{

                        string @string = Encoding.UTF8.GetString(array);

                        this.OnDataReceived(@string, client);

                    }

                }

                client.Close();

            }

            catch (Exception)

            {

                client.Close();

            }

        }



 

Nothing special here; it will read user input as stream and passes it to OnDataRecived function. 


 

protected virtual void OnDataReceived(string data, TcpClient client)

        {

            ReceivedDataHandler dataReceived = this.DataReceived;

            if (dataReceived != null)

            {

                dataReceived(data, client);

            }

        }

So this is wrapper for dataRecivied function and there is few more interesting functions here.

 


 

        public void SendResponse(string result, TcpClient client)

        {

            Stream stream = client.GetStream();

            byte[] bytes = Encoding.UTF8.GetBytes(result);

            stream.BeginWrite(bytes, 0, bytes.Length, null, null);

        }

and start  function


 

   public void Start(int tcpPort)

        {

            this._managementTcpServer = new ManagementTcpServer(tcpPort);

            this._managementTcpServer.DataReceived += this.managementTcpServerOnDataReceived;

            this._managementTcpServer.Start();

        }

this function has an exciting information for us the data received by TCP Server

    // Token: 0x0600004F RID: 79 RVA: 0x0000307C File Offset: 0x0000127C

        private void managementTcpServerOnDataReceived(string data, TcpClient client)

        {

            ManagementCommand command = this._commands.FirstOrDefault((ManagementCommand managementCommand) => managementCommand.CanHandle(data));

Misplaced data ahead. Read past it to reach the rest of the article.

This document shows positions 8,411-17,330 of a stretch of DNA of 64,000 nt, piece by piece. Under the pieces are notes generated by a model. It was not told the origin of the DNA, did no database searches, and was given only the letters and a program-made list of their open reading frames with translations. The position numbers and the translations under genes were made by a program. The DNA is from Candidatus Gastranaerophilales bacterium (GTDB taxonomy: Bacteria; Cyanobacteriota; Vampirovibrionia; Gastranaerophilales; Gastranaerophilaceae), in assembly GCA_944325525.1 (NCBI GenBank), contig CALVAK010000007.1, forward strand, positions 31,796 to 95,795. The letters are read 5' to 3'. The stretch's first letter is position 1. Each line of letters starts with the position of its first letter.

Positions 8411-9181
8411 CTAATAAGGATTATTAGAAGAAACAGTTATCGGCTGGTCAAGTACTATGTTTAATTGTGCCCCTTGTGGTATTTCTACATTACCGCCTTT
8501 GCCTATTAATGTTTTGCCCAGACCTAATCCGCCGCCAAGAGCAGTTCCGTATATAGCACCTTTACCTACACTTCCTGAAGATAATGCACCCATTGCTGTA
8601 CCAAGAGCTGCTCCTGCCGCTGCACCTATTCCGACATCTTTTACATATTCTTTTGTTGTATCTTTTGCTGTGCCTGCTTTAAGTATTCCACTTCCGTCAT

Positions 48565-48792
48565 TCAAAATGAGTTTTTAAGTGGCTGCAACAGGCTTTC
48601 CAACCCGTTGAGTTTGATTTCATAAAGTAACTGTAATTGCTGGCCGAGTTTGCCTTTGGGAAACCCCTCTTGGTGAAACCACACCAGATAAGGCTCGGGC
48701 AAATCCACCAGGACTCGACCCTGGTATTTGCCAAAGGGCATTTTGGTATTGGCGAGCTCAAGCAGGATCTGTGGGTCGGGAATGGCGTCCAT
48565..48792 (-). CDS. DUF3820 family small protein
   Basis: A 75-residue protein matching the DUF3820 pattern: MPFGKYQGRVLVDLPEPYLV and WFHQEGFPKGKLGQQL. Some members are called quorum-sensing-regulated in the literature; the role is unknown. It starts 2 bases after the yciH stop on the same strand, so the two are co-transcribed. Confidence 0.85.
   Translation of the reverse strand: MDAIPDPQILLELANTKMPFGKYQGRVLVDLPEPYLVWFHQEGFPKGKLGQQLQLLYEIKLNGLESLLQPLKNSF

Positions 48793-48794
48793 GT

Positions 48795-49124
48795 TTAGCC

if (command != null)

            {

                Task.Run(delegate()

                {

                    string result = command.Handle(data);

                    this._managementTcpServer.SendResponse(result, client);

                });

            }



This seems to accept commands, and most importantly, it can handle them. 

ManagementCommand command = this._commands.FirstOrDefault((ManagementCommand managementCommand) => managementCommand.CanHandle(data));

 

Handle function is overridden three times by three different commands check, connect and disconnect.

 

here is what will happen 

ManagementCommand command = this._commands.FirstOrDefault((ManagementCommand managementCommand) => managementCommand.CanHandle(data));

protected string GetJsonString(string data)

        {

            return data.Replace("\\", "\\\\");

        }



        // Token: 0x06000040 RID: 64 RVA: 0x00002A38 File Offset: 0x00000C38

        [return: Dynamic]

        protected dynamic GetJsonObject(string data)

        {

            JavaScriptSerializer javaScriptSerializer = new JavaScriptSerializer();

            string jsonString = this.GetJsonString(data);

            return javaScriptSerializer.Deserialize<object>(jsonString);

        }


 

Alright, we can see the data passed to javaScriptSerializer, and the only defense mechanism seems to be data. Replace(“\\”, “\\\\”) to get JSON string, I felt like I already found a vulnerability, and rushed to exploit this using ysoserial; after too many tries, I found it JavaScriptSerializer is only exploitable if the function initiated with SimpleTypeResolver(). I even contacted the ysoserial creator and asked him if there is any trick. Here is his reply. 

No, sorry, if there is no type resolver configured, you won’t be able to instantiate arbitrary types.

Oh, I felt terrible for a moment because I thought I had a moment, and I have broken the internet, but now it seems even though it passes the user input to unserialize its a safe unserialize, or is it now? 

 

Data Only Attack For Everything

 

I can’t explain the idea of data only attack in even a single separate article, but relatively speaking when you try to exploit any “kind” of vulnerability; you always can “use” what you “have” this concept used to exploit memory corruptions, logical bugs, web vulnerabilities, and ...